Dunkirk is one of Christopher Nolan’s best films. (Melinda Sue Gordon/Warner Bros.)
There are virtually no major directors in Hollywood who would not benefit from hearing the word ‘no’ more often, and their failures are often those of excess. Tim Burton might make better films again if studios slashed his budget for sets and costumes, and Michael Bay might do the same if studios took a red pen to every line in his budget. Christopher Nolan, as he proves once again with Dunkirk, is the grand exception to that rule.
Unlike most directors who join the ranks of Hollywood’s elite thanks to a low-budget independent success, as he did with Memento, Nolan never left behind the intellectual playfulness and drive to innovate associated with small-budget auteurs once the budgets became exponentially bigger. While this was relatively standard among the great directors of decades past, from Francis Ford Coppola to David Lean, this ability to maintain a distinct directorial character with wit and imagination for a movie that needs to gross half a billion dollars in order to make a profit is one that currently only Nolan displays, as he does again with Dunkirk, which ranks with The Dark Knight and Inception as the rare summer tentpole that is also a great film.
Dunkirk takes place during the early years of the Second World War, when German soldiers have occupied France and driven the British army to the French coast. The British military must devise an evacuation plan for the soldiers, using shipments from civilian boats that cross the English Channel.
The film approaches it from the perspectives of three different groups: the pilots defending the soldiers on the ground (Tom Hardy and Jack Lowden), the soldiers awaiting escape (Fionn Whitehead and Harry Styles, among others) and the British civilians sailing toward France (Academy Award-winner Mark Rylance). Nolan alternates these three storylines even though they do not run concurrently, and thus, in one remarkable instance, a single character appears in two different story arcs in very different circumstances.
For a mainstream summer release, Dunkirk is surprisingly demanding of its audience and approaches the material more like an art film than a standard World War II picture. The dialogue is sparse, and there are only rare instances in which characters engage in exposition (mostly the high-ranking officers, represented by Kenneth Branagh).
The opening scene recalls the long, wordless beginning of There Will Be Blood as much as it does Saving Private Ryan, the film to which Dunkirk will inevitably be compared. Nolan should welcome the comparison, though, because Dunkirk does precisely what Steven Spielberg’s film did so well and then fixes the massive problems in that film.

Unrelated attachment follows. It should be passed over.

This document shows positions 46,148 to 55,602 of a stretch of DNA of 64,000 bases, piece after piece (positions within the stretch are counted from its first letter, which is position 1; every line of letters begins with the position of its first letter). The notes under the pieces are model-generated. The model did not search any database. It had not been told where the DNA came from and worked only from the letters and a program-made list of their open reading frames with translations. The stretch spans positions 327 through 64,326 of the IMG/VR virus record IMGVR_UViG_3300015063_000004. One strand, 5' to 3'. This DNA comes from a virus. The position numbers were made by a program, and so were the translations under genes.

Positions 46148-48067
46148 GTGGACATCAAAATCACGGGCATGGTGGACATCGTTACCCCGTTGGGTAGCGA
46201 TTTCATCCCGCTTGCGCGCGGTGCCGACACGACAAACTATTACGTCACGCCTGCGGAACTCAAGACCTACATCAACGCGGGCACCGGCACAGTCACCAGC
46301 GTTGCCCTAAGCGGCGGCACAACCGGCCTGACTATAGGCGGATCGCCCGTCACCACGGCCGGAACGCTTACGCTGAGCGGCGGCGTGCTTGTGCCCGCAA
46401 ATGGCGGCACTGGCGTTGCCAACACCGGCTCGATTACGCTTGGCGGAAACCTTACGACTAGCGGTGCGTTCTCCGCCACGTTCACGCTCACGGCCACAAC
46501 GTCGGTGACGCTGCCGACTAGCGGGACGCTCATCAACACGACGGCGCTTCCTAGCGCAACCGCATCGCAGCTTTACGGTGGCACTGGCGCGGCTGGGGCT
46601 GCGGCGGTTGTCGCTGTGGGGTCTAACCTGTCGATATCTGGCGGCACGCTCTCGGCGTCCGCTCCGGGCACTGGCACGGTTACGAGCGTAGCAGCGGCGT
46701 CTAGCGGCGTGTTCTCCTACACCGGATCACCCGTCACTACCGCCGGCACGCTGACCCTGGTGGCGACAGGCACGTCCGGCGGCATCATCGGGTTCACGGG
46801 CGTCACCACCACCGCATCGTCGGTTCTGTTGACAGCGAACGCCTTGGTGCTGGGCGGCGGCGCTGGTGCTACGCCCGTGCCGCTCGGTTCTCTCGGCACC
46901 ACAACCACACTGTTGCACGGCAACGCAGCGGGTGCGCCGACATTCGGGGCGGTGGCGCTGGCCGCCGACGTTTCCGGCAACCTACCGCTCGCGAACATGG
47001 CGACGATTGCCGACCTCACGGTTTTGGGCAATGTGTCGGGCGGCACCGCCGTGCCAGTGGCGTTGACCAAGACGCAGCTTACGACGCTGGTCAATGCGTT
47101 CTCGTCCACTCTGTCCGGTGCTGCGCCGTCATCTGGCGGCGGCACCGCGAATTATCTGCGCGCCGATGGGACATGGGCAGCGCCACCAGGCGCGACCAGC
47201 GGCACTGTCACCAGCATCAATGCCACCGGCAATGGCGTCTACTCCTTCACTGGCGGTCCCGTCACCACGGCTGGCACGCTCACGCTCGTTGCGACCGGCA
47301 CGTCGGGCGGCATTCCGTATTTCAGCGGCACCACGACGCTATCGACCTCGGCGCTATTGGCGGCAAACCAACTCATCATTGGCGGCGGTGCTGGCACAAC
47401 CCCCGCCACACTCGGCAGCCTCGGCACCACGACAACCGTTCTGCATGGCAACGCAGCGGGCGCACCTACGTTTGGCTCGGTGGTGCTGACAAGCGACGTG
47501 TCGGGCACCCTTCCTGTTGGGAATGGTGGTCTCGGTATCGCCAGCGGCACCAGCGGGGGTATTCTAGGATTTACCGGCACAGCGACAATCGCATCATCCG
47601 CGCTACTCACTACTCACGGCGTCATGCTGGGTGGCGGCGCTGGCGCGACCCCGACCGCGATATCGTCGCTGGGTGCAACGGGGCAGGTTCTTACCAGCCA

People who remember Saving Private Ryan fondly think only of the first 45 minutes and forget the long slog that follows, with didactic speechifying and soppy sentiment. What Nolan does with Dunkirk is make the film people are thinking of when reminiscing about Saving Private Ryan, a spectacularly choreographed battle sequence spun out as long as it can be sustained (and Nolan’s film is refreshingly short for a war film, not even reaching the two-hour mark).
As one would expect, Dunkirk is a technical marvel, with sound design that seems a virtual lock for at least one if not both of those categories at next year’s Oscars and impressive cinematography and editing. The film is remarkable for its use of space; despite the possibility for panoramic views and sweeping camerawork, Nolan builds tension through claustrophobia, particularly in the nautical scenes, which should deter people from boating as much as Jaws.
While this is not a movie that features ostentatious performances, nor should it, the entire cast does a workmanlike job appropriate to the characters. Rylance, Hardy, Branagh and Styles (as a musician) have all done flashy work elsewhere, but these men all rein in their typically boisterous personas. It is a remarkable achievement for Nolan that he could take one of the world’s biggest teen idols and make him blend in.
The one performance that does stand out is by Nolan regular Cillian Murphy as a shellshocked pilot that Rylance saves. Murphy has never seemed more haunted or ethereal than he does here, and those are the very qualities that have made him so distinct. He evokes the broken beauty displayed in later performances of Montgomery Clift, particularly Judgment at Nuremberg, here.
Nolan has always approached his material with a certain chilliness and clinical perspective, and that approach suits the material well. There have been enough films approaching World War II with a sentimental eye that it is refreshing to see one stripped down to the essence of human behavior: Each soldier wants first and foremost to survive. One can only shudder at what Spielberg would have done with this material, which might involve a teary-eyed Styles giving speeches about dear Mum back home in Liverpool. Nolan may go for a bit of rah-rah patriotism in the end, but this is entirely appropriate for the material and far more restrained than it would be in anyone else’s hands.
After both Interstellar and The Dark Knight Rises felt like slight letdowns, Christopher Nolan is back with one of his best films and greatest technical achievements. He has more than earned a blank check for whatever he does next.
In theaters July 21
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